I am an Assistant Professor of Political Science at the The University of Southern California. 

My research in American politics addresses voter behavior, electoral institutions, the politics of public policy, and political incorporation, with an emphasis on race, gender and immigrant communities.

My book manuscript, Nowhere to Run, is a national study of changing patterns of descriptive representation in American state legislatures. I examine how growing immigrant communities are reshaping the roles that race and gender play in American electoral politics. My analysis pays particular attention to the recent expansion of office holding by Asian American and Latina/o women and men. Nowhere to Run is based on my dissertation, which received the Best Dissertation Award from the Race and Ethnic Politics Section of the American Political Science Association.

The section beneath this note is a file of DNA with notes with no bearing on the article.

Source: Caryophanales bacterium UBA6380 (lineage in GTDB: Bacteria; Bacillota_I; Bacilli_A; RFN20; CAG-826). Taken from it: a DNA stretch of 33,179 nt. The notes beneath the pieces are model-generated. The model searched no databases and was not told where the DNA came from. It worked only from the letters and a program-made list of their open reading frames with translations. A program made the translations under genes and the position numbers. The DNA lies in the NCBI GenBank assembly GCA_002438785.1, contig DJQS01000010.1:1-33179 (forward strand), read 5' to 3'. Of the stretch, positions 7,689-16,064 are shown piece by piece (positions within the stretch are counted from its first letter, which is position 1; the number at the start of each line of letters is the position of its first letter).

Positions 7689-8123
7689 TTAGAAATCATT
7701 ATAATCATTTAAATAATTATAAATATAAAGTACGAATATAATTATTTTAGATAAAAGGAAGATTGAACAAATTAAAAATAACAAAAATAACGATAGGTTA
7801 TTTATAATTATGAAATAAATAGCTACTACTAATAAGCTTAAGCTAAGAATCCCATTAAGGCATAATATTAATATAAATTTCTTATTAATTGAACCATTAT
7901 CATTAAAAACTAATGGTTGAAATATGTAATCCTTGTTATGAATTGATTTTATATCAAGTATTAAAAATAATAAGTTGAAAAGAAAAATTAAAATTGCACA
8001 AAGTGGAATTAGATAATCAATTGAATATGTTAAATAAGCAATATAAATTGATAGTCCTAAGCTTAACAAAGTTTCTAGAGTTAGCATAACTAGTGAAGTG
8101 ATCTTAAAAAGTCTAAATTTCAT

Outside of the book project, my ongoing research investigates and compares  the political attitudes and preferences of subgroup members from different racial groups, including men, women, immigrants and the native born. 

Prior to my work as an academic, I led organizing and political campaigns in the American labor movement. I received my Ph.D. and M.A. in political science from UC Berkeley, my M.P.A. from the Woodrow Wilson School of Public and International Affairs at Princeton University, and my B.A. from Hampshire College. I was previously a member of the faculty at The Ohio State University.


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